Saudi Arabia calls for greater tolerance as crimes against Muslims soar


NEW YORK: “Islamophobia is unfortunately pervasive everywhere,” Abdallah Al-Mouallimi, Saudi Arabia’s permanent representative to the UN, told a high-level international meeting on Wednesday.
It was organized by the Organization of Islamic Cooperation (OIC) to mark the first International Day to Combat Islamophobia. In response to an increase in attacks and other hate crimes targeting Muslims worldwide, the organization adopted a resolution in November last year calling for March 15 to be observed as a day to highlight and address the issue.
Fifty-seven countries, with a total population of 1.8 billion people, are members of the OIC. They include some, in West Africa and South America in particular, that are not Muslim-majority nations.
“Social media, hate speech and disinformation campaigns have made Islamophobia harder to address and eradicate,” said Al-Mouallimi, who stressed that any threat to the freedoms of one community based on the faith of its members is a threat to the religious freedoms of all.
Not only does the media perpetuate Muslim stereotypes through a “disproportionate” focus on the actions of individuals “perceived to be Muslims,” he said, it also plays an active role in spreading hatred. He called on the international community to come together to address this threat.
Speaking on behalf of Prince Faisal bin Farhan, the Kingdom’s foreign minister, Al-Mouallimi cited the words of the “Charter of Makkah,” which affirms that “religions and philosophies are exonerated from the sins committed by their adherents and claimants,” and that “true understanding of Islam requires an objective view that is devoid of stereotypical and prejudicial notions.”
The charter, adopted in the Holy City by the Muslim World League in May 2019, is a pan-Islamic set of principles that aim to counter extremism, advocate religious and cultural diversity, and support legislation against hate and violence. It was presented by Saudi Arabia’s King Salman, approved by the Islamic leaders of 139 countries, and signed by more than 1,200 prominent Muslims.
Al-Mouallimi also raised concerns about an increase in individual attacks against Muslims, and reminded those at the meeting that “personal behaviors should not be attributed to any religion or nationality. We underscore that the dissemination of hate speech jeopardizes the peace of society and serves the agenda of individual extremists to nourish their notion of hatred.”
The Saudi envoy called for an end to all “disproportionate measures” that target Muslims, and activities that stir up “religious intolerance, discrimination and violence.”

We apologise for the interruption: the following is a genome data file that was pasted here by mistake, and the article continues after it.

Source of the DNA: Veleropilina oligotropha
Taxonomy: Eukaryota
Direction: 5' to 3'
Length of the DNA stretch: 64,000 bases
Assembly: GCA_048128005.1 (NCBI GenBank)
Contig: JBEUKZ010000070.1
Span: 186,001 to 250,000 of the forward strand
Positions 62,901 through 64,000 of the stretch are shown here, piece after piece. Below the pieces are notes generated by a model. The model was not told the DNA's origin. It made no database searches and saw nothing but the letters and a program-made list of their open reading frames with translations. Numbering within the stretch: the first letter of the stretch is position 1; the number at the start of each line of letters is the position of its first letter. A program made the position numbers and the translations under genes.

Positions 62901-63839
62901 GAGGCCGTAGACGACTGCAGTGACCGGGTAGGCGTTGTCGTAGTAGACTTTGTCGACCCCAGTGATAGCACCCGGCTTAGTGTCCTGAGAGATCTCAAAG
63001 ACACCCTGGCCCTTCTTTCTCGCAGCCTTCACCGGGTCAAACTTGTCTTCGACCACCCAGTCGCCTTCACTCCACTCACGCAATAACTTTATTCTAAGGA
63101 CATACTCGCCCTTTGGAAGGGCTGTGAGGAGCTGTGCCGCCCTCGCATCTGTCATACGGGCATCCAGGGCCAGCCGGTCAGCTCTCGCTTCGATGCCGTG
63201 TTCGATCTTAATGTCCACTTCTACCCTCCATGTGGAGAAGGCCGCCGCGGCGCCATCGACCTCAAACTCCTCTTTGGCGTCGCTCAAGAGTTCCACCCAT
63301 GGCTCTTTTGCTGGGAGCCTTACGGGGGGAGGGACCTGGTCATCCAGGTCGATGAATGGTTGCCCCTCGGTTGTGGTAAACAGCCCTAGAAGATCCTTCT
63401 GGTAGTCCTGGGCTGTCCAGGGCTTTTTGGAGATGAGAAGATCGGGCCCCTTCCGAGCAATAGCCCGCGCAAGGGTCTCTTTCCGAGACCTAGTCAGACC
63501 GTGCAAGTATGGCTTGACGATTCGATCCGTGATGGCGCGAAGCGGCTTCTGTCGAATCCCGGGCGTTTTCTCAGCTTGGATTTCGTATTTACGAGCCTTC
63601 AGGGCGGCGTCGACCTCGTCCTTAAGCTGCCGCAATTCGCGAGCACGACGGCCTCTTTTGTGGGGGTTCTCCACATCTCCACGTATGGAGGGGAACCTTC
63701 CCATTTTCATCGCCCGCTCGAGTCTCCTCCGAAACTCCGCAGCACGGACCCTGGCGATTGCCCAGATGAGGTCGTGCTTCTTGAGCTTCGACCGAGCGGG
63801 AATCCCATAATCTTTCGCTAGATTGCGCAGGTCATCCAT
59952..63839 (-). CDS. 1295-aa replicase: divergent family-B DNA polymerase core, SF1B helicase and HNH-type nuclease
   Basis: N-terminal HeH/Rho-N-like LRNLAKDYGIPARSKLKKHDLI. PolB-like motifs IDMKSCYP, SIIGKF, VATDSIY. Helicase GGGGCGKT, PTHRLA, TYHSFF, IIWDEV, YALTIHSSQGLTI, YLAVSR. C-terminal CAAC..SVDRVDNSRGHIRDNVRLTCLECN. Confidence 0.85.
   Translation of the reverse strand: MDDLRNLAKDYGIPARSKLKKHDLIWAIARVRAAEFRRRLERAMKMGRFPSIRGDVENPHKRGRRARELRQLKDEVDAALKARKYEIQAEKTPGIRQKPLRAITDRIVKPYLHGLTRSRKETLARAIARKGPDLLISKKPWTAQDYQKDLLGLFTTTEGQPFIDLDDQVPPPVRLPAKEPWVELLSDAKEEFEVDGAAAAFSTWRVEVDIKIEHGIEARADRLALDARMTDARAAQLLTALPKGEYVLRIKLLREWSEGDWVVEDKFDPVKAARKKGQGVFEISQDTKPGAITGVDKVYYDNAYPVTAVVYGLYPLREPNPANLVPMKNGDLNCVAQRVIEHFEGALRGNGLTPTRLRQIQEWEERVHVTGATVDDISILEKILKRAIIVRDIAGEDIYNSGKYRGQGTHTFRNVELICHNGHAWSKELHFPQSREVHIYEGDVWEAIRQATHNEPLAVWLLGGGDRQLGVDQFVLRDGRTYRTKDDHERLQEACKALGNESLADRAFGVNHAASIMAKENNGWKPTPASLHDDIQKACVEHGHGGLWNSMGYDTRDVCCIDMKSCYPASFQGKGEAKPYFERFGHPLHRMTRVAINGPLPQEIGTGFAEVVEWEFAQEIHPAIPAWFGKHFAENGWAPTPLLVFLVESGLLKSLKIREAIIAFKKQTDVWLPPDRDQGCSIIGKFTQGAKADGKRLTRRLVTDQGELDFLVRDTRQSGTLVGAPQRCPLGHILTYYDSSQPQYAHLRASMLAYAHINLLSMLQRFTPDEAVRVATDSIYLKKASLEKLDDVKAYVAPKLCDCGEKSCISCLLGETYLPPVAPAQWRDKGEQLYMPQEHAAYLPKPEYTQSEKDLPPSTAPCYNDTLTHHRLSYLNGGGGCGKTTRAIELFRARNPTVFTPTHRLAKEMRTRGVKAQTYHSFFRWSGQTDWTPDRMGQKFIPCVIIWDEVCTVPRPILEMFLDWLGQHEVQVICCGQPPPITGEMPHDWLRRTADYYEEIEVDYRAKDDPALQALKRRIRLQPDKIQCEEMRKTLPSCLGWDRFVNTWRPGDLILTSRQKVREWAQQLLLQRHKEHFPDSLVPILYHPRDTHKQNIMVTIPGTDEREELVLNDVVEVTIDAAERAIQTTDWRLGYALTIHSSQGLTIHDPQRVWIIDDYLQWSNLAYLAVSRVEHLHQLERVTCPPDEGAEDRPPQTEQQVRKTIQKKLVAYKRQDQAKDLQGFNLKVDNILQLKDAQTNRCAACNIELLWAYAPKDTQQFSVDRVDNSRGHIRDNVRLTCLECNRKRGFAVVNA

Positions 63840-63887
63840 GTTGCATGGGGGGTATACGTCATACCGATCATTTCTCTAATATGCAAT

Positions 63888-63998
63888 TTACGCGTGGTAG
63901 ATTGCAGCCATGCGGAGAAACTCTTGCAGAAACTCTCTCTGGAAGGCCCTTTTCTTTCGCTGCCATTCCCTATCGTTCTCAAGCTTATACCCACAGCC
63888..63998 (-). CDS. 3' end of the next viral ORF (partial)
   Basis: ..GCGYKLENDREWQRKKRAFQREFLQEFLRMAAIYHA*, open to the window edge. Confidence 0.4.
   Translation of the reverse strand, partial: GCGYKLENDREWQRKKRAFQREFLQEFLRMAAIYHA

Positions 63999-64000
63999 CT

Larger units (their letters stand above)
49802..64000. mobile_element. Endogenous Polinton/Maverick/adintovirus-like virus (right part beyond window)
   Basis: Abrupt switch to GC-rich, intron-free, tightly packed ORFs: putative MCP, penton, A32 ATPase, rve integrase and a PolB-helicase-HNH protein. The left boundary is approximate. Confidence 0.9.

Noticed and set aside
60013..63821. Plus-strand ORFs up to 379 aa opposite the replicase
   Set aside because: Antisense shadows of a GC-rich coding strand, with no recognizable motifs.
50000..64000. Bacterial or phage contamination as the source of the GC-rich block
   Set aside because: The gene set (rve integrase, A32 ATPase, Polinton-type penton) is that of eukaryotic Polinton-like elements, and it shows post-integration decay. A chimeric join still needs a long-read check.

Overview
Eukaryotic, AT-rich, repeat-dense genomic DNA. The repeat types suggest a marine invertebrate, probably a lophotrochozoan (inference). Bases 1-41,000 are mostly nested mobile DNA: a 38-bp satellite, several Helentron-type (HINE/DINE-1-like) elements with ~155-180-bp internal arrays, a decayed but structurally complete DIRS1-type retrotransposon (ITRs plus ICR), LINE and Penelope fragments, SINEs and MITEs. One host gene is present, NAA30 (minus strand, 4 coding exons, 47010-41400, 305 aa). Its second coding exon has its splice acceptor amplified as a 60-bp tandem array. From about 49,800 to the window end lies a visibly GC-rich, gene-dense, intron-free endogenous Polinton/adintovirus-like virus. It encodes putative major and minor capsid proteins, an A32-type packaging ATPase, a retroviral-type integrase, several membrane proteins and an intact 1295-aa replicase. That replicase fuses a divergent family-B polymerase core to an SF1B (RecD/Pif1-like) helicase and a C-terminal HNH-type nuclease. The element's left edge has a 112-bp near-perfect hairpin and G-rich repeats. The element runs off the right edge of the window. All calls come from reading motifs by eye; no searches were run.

He reiterated the principles enshrined in the establishment of the International Day to Combat Islamophobia: a recognition of the growing threat from rising intolerance and sectarian violence; the importance of breaking perceived links that connect terrorism with any particular religion; and the need to raise awareness of acts of violence based on religion and condemn them.
Al-Mouallimi also welcomed a recent report by the UN Human Rights Council that concluded “suspicion, discrimination, and outright hatred” toward Muslims has risen to “epidemic proportions.”
It highlighted the disproportionate restrictions placed on Muslims manifesting or practicing their faith, limits on their access to citizenship, the socioeconomic exclusions they face, and the pervasive stigmatization of Muslim communities. These forms of discrimination, in the private and public spheres, “often make it difficult for a Muslim to be a Muslim,” the UN’s special rapporteur said in the report.
Muslims are frequently targeted based on visible characteristics of their faith, according to the report, such as their names, skin color and religious attire, including headscarves. The study also highlighted “the triple levels of discrimination” that Muslim women face because of their “gender, ethnicity and faith.”
The report — titled Countering Islamophobia/Anti-Muslim Hatred to Eliminate Discrimination and Intolerance Based on Religion or Belief — also examines “how Islamophobia perpetuates a vicious circle whereby state policy validates private Islamophobic attitudes and actions, and the prevalence of such attitudes can propel state policies that penalize Muslims; with stark consequences for the enjoyment of human rights, including freedom of religion or belief.”
It concludes that “cumulatively, in some contexts, such actions may amount to the level of coercion as prohibited under international law.”
UN Secretary-General Antonio Guterres told the meeting: “Unfortunately, far too often stereotypes are further compounded by elements of the media and some in positions of power.
“Anti-Muslim bigotry is sadly in line with other distressing trends we are seeing globally: a resurgence in ethno-nationalism, neo-Nazism, stigma and hate speech targeting vulnerable populations including Muslims, Jews, some minority Christian communities, as well as others.”
Although acts of intolerance might not always be recorded in official statistics, they “degrade people’s dignity and our common humanity,” Guterres said.
“Discrimination diminishes us all,” he added. “As the Holy Qur’an reminds us: nations and tribes were created to know one another.”
Calling for social cohesion and an end to bigotry, the UN chief said that fighting discrimination, racism and xenophobia is a priority for the organization.

Follow on Twitter and Facebook to join the conversation

Leave a Reply

Your email address will not be published. Required fields are marked *